The last point I would like to address from this panel is one that cannot be answered by this study. Does a negative use of gaming affect your mood or does the current negative perception of gaming affect your mood? To make the distinction, negative use of gaming is when you can't make friends outside of gaming, or using gaming as therapy could be what actually affects your mood. Constant lack of success in endeavors outside of gaming, and going to gaming to fix your problems, could be what is creating a mood disorder. On the other side of this issue: is it people in your life telling you that gaming is only for socially ostracized people, or people who can't make friends, what's actually causing your pathology? Have you learned from their negative perceptions of gaming to view gaming as a negative activity? The study can't address these issues and it's a fundamental question that would be very difficult to study.

To Summarize, according to this study:
1) Gamers are not any crazier than anyone else.
2) In the absence of external stimuli, gaming will not make you crazy.
3) Gaming is a great way to socialize so long as it's not your only way to socialize.
4) Games are a great way to relax, but people can get lost in them.
5) Video games will NOT replace therapy - seek help if you need it.

Kelli won a $10k scholarship from Twitch.tv, Alienware, and SteelSeries to aid her research

Please, those of us who are gamers: don't let society dictate how you feel about gaming. We love the games we play and we love the hobby. This is not something we should ever apologize for. Keep things in moderation, and make sure you are happy with who you are.

-Jack

If you'd like to see a similar panel at PAX, check here

Thank you, Kelli, for proofreading this for me <3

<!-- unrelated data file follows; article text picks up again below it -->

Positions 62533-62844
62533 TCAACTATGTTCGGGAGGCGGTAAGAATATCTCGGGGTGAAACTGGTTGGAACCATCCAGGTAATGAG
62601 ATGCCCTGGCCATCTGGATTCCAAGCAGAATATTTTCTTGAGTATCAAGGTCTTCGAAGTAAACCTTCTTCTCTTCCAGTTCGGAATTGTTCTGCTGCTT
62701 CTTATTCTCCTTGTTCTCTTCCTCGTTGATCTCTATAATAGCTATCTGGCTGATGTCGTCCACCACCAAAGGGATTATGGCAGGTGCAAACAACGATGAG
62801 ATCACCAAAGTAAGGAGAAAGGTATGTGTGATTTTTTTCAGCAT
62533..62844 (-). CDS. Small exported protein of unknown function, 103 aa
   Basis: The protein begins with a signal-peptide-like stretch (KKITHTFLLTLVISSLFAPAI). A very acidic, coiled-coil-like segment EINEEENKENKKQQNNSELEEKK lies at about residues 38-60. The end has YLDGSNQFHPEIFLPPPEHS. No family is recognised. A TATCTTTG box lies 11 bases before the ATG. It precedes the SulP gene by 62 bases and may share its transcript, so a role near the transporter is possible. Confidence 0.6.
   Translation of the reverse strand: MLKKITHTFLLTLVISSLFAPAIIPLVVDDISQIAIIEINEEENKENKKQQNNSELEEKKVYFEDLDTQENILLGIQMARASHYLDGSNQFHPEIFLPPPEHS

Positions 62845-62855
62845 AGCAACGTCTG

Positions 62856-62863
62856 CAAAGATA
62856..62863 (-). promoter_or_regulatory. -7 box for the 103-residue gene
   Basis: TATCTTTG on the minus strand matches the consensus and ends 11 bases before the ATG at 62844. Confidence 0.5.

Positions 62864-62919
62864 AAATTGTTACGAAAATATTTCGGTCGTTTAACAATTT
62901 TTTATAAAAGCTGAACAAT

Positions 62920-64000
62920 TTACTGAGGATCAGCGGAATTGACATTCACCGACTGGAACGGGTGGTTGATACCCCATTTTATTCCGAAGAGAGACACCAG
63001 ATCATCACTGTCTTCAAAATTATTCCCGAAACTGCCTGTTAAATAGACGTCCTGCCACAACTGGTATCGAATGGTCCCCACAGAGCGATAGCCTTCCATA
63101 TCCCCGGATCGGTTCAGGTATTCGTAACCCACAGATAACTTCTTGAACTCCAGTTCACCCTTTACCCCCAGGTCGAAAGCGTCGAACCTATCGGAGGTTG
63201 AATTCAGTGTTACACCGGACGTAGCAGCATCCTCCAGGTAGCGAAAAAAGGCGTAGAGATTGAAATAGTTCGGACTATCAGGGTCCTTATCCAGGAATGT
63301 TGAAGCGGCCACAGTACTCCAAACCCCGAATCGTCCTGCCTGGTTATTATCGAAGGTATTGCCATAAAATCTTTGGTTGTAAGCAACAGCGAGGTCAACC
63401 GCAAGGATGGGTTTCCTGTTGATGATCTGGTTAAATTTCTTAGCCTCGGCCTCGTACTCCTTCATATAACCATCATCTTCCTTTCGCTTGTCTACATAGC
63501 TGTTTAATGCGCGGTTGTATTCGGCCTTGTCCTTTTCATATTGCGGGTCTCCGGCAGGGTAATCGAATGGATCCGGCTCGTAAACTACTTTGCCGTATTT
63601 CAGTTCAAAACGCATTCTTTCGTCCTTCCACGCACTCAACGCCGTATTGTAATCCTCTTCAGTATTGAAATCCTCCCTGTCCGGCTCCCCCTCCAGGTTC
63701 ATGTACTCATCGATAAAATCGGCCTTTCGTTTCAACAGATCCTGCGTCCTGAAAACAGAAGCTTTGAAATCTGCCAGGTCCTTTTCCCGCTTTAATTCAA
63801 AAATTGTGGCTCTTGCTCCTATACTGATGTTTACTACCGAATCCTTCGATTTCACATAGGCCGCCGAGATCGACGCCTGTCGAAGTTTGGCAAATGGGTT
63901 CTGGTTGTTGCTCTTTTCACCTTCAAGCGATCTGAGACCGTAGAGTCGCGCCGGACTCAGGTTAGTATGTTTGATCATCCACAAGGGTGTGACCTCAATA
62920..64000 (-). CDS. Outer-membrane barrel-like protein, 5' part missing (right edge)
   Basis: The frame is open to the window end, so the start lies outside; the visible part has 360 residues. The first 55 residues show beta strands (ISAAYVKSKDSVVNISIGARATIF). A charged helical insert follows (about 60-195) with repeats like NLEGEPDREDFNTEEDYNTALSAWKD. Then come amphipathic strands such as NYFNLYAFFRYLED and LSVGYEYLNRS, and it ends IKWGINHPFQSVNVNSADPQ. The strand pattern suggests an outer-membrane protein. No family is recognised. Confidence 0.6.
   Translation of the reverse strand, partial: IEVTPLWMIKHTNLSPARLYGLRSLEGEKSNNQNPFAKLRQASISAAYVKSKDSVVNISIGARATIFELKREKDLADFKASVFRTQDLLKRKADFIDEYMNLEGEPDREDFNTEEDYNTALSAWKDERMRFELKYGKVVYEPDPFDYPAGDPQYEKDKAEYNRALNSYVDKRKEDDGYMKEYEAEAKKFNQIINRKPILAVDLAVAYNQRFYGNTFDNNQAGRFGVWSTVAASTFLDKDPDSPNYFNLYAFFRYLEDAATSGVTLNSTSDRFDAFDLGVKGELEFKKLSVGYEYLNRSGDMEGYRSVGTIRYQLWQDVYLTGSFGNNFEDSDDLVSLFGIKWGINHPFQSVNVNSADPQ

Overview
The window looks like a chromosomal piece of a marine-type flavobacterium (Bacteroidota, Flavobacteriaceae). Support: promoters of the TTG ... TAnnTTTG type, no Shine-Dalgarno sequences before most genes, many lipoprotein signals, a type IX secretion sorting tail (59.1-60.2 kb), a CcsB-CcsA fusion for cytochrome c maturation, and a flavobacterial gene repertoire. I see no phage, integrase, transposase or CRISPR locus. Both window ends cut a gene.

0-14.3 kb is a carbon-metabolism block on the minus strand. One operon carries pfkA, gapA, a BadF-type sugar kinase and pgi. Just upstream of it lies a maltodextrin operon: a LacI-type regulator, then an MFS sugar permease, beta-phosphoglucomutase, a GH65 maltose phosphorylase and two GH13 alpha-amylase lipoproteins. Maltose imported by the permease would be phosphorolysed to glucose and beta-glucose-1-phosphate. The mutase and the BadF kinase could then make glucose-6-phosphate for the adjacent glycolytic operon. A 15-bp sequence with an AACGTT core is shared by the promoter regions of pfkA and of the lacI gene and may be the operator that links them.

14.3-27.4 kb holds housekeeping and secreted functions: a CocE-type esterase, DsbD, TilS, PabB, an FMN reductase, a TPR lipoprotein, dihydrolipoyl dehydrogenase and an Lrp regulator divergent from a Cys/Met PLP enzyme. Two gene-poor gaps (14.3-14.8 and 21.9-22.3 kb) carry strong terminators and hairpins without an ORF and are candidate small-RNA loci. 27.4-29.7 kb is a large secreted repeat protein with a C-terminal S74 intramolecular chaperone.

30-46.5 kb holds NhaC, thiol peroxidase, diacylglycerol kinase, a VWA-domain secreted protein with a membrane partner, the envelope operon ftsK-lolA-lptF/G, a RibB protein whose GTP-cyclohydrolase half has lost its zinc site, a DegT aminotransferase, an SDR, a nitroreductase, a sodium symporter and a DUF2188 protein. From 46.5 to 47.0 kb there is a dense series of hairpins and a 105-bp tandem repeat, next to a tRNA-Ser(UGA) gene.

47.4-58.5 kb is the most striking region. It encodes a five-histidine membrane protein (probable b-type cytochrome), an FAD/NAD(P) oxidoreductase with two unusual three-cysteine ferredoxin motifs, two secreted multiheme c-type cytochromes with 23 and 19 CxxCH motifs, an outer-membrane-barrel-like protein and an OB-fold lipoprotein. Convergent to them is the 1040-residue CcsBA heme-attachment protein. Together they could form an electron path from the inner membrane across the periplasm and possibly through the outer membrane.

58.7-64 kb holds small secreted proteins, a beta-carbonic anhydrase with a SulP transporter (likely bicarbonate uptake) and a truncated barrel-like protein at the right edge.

Images courtesy of Twitch.tv

Tuesday, July 9, 2013

RTX 2013

Over the 4th of July weekend, I was able to attend the Rooster Teeth Expo called RTX. Rooster Teeth is a production company based in Austin, TX that specializes in internet content. Their most famous production is probably Red vs. Blue, but they've managed to grow and branch out to other projects. Currently, one of their more favored segments is Achievement Hunter, for example.

Characters from Red vs Blue

Sweet Cosplay
This year they played host to some 10,000 convention goers, no small feat considering the first convention was in 2010. There were many different booths to see, and many different panels to go to. Admittedly, I thought the convention floor got a little stale after the first day. Despite the fact that there were plenty of people there, I found that the convention was a bit small. I know you're probably thinking that 10k people isn't a small convention, but when you consider that you can see all the exhibits within an hour, what are you going to do with the other 2 days of the convention?
The 501st always does the best Cosplay
The answer is: Panels. I really loved the panels here. The top panel on my list is probably the Richard Garriott panel about the new game that he's developing called Shroud of the Avatar. In an unfortunate turn of events, the game is going to be an MMO. I say unfortunate because I never really got involved in this type of game. However, after seeing the demo they put out, I can honestly say that I'm pretty eager to see more of this game. Also on the panel with Garriott was his trusted coworker Starr Long. While Garriott's alter-ego from the Ultima universe is Lord British, Long's alter-ego is Blackthorn. I know for most of you this is way over your head... so let me just tell you this: Ultima is the game that basically started online and adventure gaming in general. You know what... that's an irresponsible comparison. It basically started modern gaming as we see it now. Garriott is what I would consider the visionary and dreamer while Long is more in charge of the business side of things - a person to ground Garriott.
Starr Long on left, Richard Garriott on right